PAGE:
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From lichtner <licht...@bway.net>
Subject Re: Replication using totem protocol
Date Wed, 18 Jan 2006 01:52:27 GMT

By reading selected parts of this book you can get a background on various
issues that you have asked about:

http://citeseer.ist.psu.edu/birman96building.html

On Tue, 17 Jan 2006, Rajith Attapattu wrote:

> > Can u guys talk more about locking mechanisms pros and cons wrt in memory
> > replication and storaged backed replication.
>
> >I don't know what you have in mind here by 'storage-backed'.
>
> Sorry if I was not clear on that. what i meant was in memory vs serialized
> form, either stored in a file or database or some other mechanism.
>
> >>you want to guarantee that the user's work is _never_lost, just send all
> session updates to yourself in a totem-protocol 'safe' message
> hmm can we really make a garuntee here even that you assumption
> holds (Assuming 4 nodes and likely to survive node crashes up to 4 - R = 2
> node crashes.)
>
> Also I didn't understand how u arrived at the 4-R value. I guess it's bcos I
> don't have much knowledge about totem.
> If there is a short answer and if it's not beyond the scope of the thread
> can u try one more time to explain the thoery behind your assumption
>
> Regards,
>
> Rajith.
>
> On 1/17/06, lichtner <lichtner@bway.net> wrote:
> >
> >
> > On Tue, 17 Jan 2006, Rajith Attapattu wrote:
> >
> > > Can u guys talk more about locking mechanisms pros and cons wrt in
> > memory
> > > replication and storaged backed replication.
> >
> > I don't know what you have in mind here by 'storage-backed'.
> >
> > > Also what if a node goes down while the lock is aquirred?? I assume
> > there is
> > > a time out.
> >
> > Which architecture do you have in mind here? I think the question is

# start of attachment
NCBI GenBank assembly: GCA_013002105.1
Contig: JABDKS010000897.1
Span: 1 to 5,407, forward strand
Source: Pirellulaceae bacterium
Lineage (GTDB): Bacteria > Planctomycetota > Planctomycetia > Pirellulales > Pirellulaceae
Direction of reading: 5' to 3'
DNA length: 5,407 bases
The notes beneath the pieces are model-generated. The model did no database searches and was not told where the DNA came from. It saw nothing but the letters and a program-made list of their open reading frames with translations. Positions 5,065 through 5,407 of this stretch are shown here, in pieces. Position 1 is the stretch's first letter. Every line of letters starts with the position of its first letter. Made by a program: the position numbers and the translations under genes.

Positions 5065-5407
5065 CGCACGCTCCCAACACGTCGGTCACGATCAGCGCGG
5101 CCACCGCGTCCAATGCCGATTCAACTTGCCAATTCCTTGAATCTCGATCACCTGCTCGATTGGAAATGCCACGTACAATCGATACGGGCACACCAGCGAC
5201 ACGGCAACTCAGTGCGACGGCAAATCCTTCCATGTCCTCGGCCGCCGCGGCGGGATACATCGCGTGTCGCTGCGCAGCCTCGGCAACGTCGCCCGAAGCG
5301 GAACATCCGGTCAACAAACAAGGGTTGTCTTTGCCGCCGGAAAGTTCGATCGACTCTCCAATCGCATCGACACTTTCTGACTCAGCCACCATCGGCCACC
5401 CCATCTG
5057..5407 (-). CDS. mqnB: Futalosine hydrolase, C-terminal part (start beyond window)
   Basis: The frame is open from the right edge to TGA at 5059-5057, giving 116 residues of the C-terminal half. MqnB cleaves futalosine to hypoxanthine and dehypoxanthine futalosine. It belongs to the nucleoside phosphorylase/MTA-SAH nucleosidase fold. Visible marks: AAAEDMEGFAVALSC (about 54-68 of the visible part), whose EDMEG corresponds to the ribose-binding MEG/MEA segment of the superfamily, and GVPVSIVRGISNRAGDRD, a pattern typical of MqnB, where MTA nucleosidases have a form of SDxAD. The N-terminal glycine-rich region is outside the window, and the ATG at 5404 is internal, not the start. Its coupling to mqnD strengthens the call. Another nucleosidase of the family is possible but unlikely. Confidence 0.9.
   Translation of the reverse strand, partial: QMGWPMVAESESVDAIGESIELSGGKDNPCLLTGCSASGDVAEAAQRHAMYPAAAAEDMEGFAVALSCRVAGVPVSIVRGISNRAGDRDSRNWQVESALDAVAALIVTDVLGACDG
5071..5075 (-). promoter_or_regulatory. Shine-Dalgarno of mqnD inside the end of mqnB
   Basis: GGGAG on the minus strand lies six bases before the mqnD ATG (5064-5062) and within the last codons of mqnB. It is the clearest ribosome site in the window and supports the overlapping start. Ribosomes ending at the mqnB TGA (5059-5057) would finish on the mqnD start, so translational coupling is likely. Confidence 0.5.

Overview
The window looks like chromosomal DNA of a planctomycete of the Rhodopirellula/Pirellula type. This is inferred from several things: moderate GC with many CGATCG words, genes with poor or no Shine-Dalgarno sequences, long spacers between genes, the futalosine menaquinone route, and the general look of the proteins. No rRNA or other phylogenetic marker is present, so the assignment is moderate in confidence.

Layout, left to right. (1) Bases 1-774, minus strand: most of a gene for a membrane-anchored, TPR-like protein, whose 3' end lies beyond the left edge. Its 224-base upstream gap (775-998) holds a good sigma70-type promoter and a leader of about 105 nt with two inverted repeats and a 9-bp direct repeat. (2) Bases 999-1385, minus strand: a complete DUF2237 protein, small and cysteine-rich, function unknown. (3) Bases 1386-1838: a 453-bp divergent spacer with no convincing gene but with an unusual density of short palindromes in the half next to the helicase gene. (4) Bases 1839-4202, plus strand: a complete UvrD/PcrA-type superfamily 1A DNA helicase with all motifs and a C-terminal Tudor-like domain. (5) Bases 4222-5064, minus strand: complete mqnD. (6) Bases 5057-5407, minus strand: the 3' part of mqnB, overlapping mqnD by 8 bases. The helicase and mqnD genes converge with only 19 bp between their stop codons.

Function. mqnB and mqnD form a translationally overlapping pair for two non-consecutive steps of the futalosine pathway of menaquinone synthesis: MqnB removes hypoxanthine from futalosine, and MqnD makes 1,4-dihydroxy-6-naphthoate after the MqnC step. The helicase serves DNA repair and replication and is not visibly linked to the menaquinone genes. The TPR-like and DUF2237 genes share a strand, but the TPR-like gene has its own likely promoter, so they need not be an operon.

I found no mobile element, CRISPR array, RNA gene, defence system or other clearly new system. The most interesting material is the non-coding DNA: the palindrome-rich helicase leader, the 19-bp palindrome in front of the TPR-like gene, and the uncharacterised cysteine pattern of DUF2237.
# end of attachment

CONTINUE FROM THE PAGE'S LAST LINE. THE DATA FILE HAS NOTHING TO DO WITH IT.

> > relevant if you use a standalone lock server, but if you don't then you
> > just put the lock queue with the data item in question.
> >
> > > When it comes to partition (either network/power failure or vistual) or
> > > healing (same new nodes comming up as well??) what are some of the
> > > algorithms and stratergies that are widely used to handle those
> > situations
> > > ?? any pointers will be great.
> >
> > I believe the best strategy depends on what type of state the application
> > has. Clearly if the state took zero time to transfer over you could
> > compare version numbers, transfer the state to the nodes that happen to be
> > out-of-date, and you are back in business. OTOH if the state is 1Gb you
> > will take a different approach. There is not much to look up here. Think
> > about it carefull and you can come up with the best state transfer for
> > your application.
> >
> > Session state is easier than others because it consists of miryads small,
> > independent data items that do not support concurrent access.
> >
> > > so if u are in the middle of filling a 10 page application on the web
> > and
> > > while in the 9th page and the server goes down, if you can restart again
> > > with the 7 or 8th page (a resonable percentage of data was preserved
> > through
> > > merge/split/change) I guess it would be tolarable if not excellent in a
> > very
> > > busy server.
> >
> > Since this is a question about availability consider a cluster, say 4
> > nodes, with a minimum R=2, say, where all the sessions are replicated on
> > _each_ node. If you want to guarantee that the user's work is _never_
> > lost, just send all session updates to yourself in a totem-protocol 'safe'
> > message, which is delivered only after the message has been received (but
> > not delivered) by all the nodes, and wait for your own message to arrive.
> > This takes between 1 and 2 token rotations, which on 4 nodes I guess would
> > be between 10-20 milliseconds, which is not a lot as http request
> > latencies go.
> >
> > As a result of this after an http request returns, the work done is likely
> > to survive node crashes up to 4 - R = 2 node crashes.
> >
> >
>

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